What’s in a name? by ranger, Jamie Sangster


Every single species of plant, animal and other type of living organism on earth has a Latin name. In fact, some only have a Latin name and no English or ‘common name’.

It should be noted that about 70% of so-called Latin names are actually Greek or at best a combination of Greek and Latin! The reason for the term Latin names being coined is because their inventor was a famous Latin speaking Swedish botanist, Carl Linnaeus.

The purpose of Latin names is the systematic naming of every living thing, in an arrangement that indicates relatedness between organisms through their respective (evolutionary lineages) genera, families, orders, classes, phyla and finally kingdoms.

They are more familiarly known to evolutionary biologists as scientific names but are also commonly used throughout field guide books as a means of disambiguation where one species may have alternative names being used in different locations.

The names are usually tricky to pronounce and remember but often have interesting underlying explanations which can therefore be both informative and helpful!

To help you battle through, below are some interpretations of Latin names of some of the more commonly encountered larger animals on Arathusa…


African elephant / Loxodonta africana

Loxus (Gr) for slanting and odontas (Gr) or tooth referring to the diamond shaped enamel characteristic of their enormous teeth.

Plains zebra / Equus burchelli

From equus (L) – horse and Dr Burchell an English explorer who first described the species in 1824 from specimens in the Northern Cape which are now extinct.

Black rhino / Diceros bicornus

Although not commonly found on Arathusa, for interest and comparisons sake translates respectively as a “two horn – two horn” from Greek and Latin!

Warthog / Phacochoerus aethiopicus

From phakos (Gr) – a mole / wart, Khoiros (Gr) – a pig / hog and aethiopicus = Africa.

Hippopotamus / Hippopotamus amphibious

From hippos (Gr) for a horse and potamus (Gr) a river

Amphi (Gr) meaning around or encompassing both such as in an amphitheatre and bios (Gr) for living referring to its dual lifestyle of living on land and in water.

Giraffe / Girrafidae camelopardalis

from Arabic ‘zarafah’ meaning ‘one who walks swiftly’

Camelus (L) for camel and pardus (L) for leopard describing the animals peculiar coat pattern and build.

Grey duiker / Sylicapra grimmia

from silva (L) for wood or forest and capra (L) for a female goat grimmia is after Dr Hermann Grimm a German scientist who described the duiker in 1758.

Steenbok / Raphicerus campetris

raphis (Gr) means needle, keras (Gr) for horn and campestris (L) translates as plains.

Bushbuck / Tragelaphus scriptus

Tragos (Gr) for billy goat and elaphus (Gr) for deer as males of most antelope species belonging to the Tragelaphine tribe have beards. Scribo (L) means something written referring to the conspicuous white scrawl markings on their coat.

Greater Kudu / Tragelaphus strepsiceros

Strepo (Gr) means twisting and keras (Gr) for horn, describing their corkscrew horns.


Waterbuck / Kobus ellipsyiprymnus

Ellipse (Gr) is an imperfect circle and prumnos (Gr) for hind part / backside.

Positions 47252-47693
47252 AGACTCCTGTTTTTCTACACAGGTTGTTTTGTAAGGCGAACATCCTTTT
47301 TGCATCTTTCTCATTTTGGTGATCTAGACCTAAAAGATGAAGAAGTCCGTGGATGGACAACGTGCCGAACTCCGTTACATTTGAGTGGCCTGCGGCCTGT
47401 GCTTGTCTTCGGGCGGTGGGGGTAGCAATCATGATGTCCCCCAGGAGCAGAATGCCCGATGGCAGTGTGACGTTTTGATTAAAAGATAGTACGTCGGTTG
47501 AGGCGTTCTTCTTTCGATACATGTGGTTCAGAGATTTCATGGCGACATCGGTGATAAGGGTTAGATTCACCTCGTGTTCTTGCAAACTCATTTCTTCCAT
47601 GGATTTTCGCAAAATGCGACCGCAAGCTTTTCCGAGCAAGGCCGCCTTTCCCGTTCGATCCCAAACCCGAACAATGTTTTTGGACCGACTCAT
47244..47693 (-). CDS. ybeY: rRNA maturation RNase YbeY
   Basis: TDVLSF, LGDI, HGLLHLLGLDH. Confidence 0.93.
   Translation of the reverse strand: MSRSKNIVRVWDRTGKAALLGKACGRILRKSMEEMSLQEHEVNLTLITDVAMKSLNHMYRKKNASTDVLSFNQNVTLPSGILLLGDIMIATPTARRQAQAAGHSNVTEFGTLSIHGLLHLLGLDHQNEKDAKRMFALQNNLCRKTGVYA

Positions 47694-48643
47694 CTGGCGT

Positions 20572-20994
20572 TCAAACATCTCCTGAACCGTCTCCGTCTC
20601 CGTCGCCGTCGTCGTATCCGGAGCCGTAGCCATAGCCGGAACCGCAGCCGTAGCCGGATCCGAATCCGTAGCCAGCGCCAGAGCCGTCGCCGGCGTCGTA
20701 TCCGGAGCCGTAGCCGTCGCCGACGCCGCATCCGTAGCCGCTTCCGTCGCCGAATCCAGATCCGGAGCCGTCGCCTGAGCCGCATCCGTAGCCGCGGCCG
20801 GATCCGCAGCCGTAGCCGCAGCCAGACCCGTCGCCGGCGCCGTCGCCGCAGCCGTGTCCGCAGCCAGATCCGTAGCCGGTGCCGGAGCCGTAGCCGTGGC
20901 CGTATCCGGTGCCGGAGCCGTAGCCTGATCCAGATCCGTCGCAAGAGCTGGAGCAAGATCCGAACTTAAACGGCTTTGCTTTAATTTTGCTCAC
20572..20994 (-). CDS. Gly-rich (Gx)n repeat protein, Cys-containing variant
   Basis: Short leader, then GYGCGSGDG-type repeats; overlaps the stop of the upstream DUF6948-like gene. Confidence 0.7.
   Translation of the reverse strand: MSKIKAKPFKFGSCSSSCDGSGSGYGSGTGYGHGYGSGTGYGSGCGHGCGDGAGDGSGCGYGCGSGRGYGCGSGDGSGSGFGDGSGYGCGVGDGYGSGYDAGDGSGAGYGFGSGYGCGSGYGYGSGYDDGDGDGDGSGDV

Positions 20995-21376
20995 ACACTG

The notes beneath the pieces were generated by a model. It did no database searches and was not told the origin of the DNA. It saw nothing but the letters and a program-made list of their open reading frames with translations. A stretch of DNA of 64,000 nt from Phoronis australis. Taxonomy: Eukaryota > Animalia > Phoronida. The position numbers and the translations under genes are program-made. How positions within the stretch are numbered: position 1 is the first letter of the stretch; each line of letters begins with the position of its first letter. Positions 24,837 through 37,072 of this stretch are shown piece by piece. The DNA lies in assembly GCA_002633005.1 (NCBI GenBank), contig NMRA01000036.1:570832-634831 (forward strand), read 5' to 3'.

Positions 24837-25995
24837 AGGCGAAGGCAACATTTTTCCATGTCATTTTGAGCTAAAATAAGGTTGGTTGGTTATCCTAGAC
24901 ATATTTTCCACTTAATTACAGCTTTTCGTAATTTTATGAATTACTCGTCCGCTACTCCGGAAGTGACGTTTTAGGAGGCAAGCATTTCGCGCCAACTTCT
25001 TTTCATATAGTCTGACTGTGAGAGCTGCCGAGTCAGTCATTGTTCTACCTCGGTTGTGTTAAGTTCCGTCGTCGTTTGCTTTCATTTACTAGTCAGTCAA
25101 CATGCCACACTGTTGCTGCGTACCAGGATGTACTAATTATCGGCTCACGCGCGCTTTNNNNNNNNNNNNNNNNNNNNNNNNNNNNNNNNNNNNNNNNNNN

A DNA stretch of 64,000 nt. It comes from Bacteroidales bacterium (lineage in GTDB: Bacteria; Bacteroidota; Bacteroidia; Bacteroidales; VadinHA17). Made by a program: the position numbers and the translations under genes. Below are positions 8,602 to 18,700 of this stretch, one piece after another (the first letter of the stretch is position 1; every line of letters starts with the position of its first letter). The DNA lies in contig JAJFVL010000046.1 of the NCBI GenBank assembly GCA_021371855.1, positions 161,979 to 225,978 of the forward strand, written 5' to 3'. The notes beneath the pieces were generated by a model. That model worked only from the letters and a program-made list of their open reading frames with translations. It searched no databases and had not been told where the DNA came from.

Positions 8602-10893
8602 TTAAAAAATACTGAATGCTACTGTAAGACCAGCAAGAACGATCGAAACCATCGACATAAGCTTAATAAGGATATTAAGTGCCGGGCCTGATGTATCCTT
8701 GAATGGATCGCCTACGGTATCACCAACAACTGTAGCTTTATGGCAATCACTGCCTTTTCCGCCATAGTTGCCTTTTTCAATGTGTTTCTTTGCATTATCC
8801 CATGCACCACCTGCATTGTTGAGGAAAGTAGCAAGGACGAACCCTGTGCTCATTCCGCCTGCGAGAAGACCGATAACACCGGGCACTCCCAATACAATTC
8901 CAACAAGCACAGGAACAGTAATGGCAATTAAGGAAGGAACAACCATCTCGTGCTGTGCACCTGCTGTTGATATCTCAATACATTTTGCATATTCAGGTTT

Impala / Aepyceros melampus

Aipos (Gr) for high \ tall, keras (Gr) horn referring to the long lyre shaped horns.

Melas (Gr) black and pous (Gr) for foot referring to the unique fetlock ankle gland.

Cape buffalo / Syncerus caffer

Sun (Gr) together and keras (Gr) describing the close together horns ie the boss.

Black-backed jackal / Canis mesomalis

From mesos (Gr) middle and melas (Gr) black referring to the black saddle.


Side-striped jackal / Canis adustus

From adustus (L) meaning burnt referring to its backs diagnostic rufous brown colour.

Wild dog / Lycoan pictus

Probably one of the most well known scientific names as its translation is sometimes used and been suggested as a more appropriate common name –  pictus (L) for painted and lukos (Gr) for wolf.

Honey badger / Mellivora capensis

Mellis (L) for honey and voro (L) to devour due to their fondness of honey, similarly raat from Ratel the Afrikaans name for the honey badger is Dutch for honeycomb.

Dwarf mongoose / Helogale parvula

Translates as, although not in order, a parvulus (L) very small, gale (Gr) weasel that lives on low ground (Gr) helos. Mongoose is from mangus of Indian language origin.


Spotted hyena / Crocuta crocuta

Krokotos (Gr) for saffron tinged coat – nothing to do with crunching of bones as is sometimes inaccurately stated! Although they are obviously very fond of this…

Cheetah / Acinonyx jubatus

From akaina (gr) a thorn and onux (Gr) a claw due to their non-retractable running spike claws and jubatus (L) maned after the cubs mimicking the ferocious honey badger. Chitraka from cital (Hindi) meaning spotted body.

Lion / Panthera leo
Lions belong to the cat subfamily Panterinae which include tigers, jaguars and also leopards after which the group is named and therefore derivative of their species names. So in fact lion’s scientific name’s translation is actually panthera (L) leopard, leo (L) lion… i.e. a leopard lion!

Leopard / Panthera pardus
The English common name leopard interesting is the revers situation of the lions Latin names origin in that it is formed from the Latin for lion and leopard i.e. leo (L) lion and pardus (L) leopard. Clearly there are two Latin words for the same animal although in English panther is usually referring to black leopard. In any case the Latin name’s literal translation is therefore leopard leopard!

Hope you enjoyed and found useful!


A.F. Gotch (1979). Mammals: Their Latin Names Explained. A Guide to Animal Classification.

*Ranger’s own notes

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